Enter Castleton, a Viscount with a bit of tarnish all having to do with a penchant for men, and a decided unwillingness to marry. John also has a major secret in his past, but his determination to move forward despite difficulties and obstacles give him the necessary ability to understand and not condemn Prudence for her past experience. And his innate charm and wit, combine in his rather alpha protectiveness toward all that need defending, and his all in this story is Pru.
Patience and gentling are the watchwords for Pru and John. Coaxing her feelings forward, showing her that not all men are beasts, encouraging her anger and not allowing her thoughts of vengeance to the one who attacked her to rule her life, but to be a step to move forward and heal, John’s approach with Pru, for the most part, is surprisingly appropriate and enlightened for a man of his era. And his willingness to let Pru escape when her feelings overwhelm her only to chase her back down and push her to face her fears, without anger or accusation but a simple sense of “I am here, again, I am not leaving”, is a clear and repeated demonstration of his feelings and intentions.
Then the shocker comes, and we start to see what John has been hiding: I was suspicious but Rodale managed to give hints that suggested, yet didn’t come close to the full reveal of the secret, and his determination to rise above and move forward, despite the several twists was admirable.
Rodale manages to bring in some truly unsavory moments to the story, but in flashbacks and retelling, feelings and learning to heal, the impact of Pru’s experience remains even as the horror of the act itself is never detailed. John’s position in society and his understanding of the inequities in the peer’s treatment of women the way his regard for the accepted way of doing things when contrasted against his own relationship with his sister does add to his relating to Prudence and her skittishness. Although there is an insta-love here, I appreciated his willingness to let Pru express her own feelings and desires on her own terms: while at first I think he saw a broken yet beautiful woman who he could help and save, the truth is, as Prudence finds her own footing on new ground, and is able to start to heal, the two seem to become stronger together and apart.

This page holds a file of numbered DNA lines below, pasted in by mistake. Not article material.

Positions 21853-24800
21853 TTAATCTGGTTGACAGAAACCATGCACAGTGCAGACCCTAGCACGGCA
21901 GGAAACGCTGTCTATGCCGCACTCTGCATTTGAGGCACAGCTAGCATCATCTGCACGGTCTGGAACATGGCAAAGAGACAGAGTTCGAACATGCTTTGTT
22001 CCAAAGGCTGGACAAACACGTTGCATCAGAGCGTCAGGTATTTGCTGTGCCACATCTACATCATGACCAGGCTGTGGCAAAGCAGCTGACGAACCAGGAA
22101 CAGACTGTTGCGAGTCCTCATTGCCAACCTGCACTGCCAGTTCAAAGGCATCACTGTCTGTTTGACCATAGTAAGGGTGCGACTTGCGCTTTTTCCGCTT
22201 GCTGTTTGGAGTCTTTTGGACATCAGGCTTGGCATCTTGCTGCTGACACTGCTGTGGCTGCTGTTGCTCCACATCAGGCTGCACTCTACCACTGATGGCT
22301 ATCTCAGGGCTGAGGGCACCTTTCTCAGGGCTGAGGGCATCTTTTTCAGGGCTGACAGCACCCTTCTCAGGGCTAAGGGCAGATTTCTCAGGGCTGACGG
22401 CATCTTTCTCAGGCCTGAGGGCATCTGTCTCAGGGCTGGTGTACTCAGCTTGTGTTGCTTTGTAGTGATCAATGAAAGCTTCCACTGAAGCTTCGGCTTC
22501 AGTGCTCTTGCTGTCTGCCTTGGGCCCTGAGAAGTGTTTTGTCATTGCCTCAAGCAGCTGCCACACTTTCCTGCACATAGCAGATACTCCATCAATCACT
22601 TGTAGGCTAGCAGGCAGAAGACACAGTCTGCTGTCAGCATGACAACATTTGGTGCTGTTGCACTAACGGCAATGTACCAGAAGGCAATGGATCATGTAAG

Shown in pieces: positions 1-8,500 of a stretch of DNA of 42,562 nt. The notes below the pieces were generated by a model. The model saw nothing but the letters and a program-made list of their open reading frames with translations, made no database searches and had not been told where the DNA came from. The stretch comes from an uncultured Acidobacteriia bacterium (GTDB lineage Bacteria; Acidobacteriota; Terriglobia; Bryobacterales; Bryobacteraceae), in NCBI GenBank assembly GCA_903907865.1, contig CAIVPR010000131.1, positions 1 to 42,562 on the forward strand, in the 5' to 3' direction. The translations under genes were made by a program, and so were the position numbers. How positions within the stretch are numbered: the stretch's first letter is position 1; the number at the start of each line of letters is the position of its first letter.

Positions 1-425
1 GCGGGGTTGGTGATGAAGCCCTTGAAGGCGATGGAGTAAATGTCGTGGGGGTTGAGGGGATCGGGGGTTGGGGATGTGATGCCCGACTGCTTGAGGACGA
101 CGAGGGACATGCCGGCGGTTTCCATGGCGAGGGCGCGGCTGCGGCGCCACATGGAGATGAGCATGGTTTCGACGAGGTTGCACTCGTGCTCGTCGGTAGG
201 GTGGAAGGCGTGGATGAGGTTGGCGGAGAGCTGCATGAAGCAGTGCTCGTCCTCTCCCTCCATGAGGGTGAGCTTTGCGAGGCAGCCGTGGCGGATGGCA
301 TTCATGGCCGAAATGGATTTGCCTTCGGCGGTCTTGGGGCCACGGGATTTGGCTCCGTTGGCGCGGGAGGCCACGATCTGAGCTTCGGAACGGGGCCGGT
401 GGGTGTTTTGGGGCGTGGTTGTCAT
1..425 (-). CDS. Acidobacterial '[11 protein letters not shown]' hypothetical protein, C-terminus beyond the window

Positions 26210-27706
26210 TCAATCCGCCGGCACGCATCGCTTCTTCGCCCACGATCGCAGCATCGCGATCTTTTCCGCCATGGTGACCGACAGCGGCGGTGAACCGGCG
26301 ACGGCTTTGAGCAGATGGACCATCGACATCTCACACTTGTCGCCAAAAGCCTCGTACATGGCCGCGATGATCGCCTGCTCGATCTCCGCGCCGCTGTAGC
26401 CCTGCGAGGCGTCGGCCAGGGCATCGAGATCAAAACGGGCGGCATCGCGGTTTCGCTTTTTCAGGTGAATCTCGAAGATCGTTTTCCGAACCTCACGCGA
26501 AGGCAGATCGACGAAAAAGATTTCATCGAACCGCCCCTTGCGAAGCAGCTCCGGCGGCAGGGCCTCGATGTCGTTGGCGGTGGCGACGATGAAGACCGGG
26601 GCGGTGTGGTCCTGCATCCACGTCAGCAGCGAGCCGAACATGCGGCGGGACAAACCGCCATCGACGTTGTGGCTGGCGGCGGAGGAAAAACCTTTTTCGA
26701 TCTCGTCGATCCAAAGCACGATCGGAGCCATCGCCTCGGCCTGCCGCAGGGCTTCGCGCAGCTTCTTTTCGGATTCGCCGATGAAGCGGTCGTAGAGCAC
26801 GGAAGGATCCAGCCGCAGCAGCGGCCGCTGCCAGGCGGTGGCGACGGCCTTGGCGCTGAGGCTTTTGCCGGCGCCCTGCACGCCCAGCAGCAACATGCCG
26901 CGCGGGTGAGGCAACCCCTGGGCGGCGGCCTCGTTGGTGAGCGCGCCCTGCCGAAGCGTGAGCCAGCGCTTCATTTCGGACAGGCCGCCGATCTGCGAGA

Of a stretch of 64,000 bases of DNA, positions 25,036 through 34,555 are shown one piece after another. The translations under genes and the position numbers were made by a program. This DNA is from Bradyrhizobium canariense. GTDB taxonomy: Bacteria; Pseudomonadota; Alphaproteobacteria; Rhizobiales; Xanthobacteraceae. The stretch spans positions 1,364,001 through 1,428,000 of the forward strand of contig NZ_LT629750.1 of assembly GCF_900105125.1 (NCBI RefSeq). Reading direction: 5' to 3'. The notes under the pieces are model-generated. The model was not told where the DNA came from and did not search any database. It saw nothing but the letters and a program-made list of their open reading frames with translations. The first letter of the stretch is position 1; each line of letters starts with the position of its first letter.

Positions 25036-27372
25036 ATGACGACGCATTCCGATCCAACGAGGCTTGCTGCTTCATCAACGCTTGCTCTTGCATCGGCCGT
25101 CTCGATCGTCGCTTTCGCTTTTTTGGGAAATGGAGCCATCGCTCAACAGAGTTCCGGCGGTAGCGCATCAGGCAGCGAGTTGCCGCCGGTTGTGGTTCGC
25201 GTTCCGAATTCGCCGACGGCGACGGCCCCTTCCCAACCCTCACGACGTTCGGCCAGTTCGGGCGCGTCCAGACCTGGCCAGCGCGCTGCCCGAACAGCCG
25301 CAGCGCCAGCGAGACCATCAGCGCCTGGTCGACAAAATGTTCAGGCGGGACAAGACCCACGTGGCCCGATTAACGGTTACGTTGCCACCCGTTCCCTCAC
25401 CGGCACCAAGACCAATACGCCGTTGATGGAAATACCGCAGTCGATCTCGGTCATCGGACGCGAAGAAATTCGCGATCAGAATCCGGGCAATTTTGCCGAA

There are a few niggles with pacing and some undefined insertions that are never quite fully explained that seem to jump from little interior voices of warning, memory or feeling, but on the whole the story did wrap up nicely with two characters who find, deservedly so, a happy ending.
I received an eBook copy of the title from the publisher via Edelweiss for purpose of honest review. I was not compensated for this review: all conclusions are my own responsibility.
I tend to rate, but not review books. After having just finished reading the 3rd book in this series, I can authentically say that the author has caught the shame and fear that is founded in abuse. The story is absolutely fantastic as it shows there can still be a light, even after the darkest of times. It shows the fear of trusting again, and the reward. I would offer this to any of my friends, as it is what could be looked at as an inside look at the shame and self loathing that is so hard to get past when you are a victim.
Thank you for putting into words what so many have felt.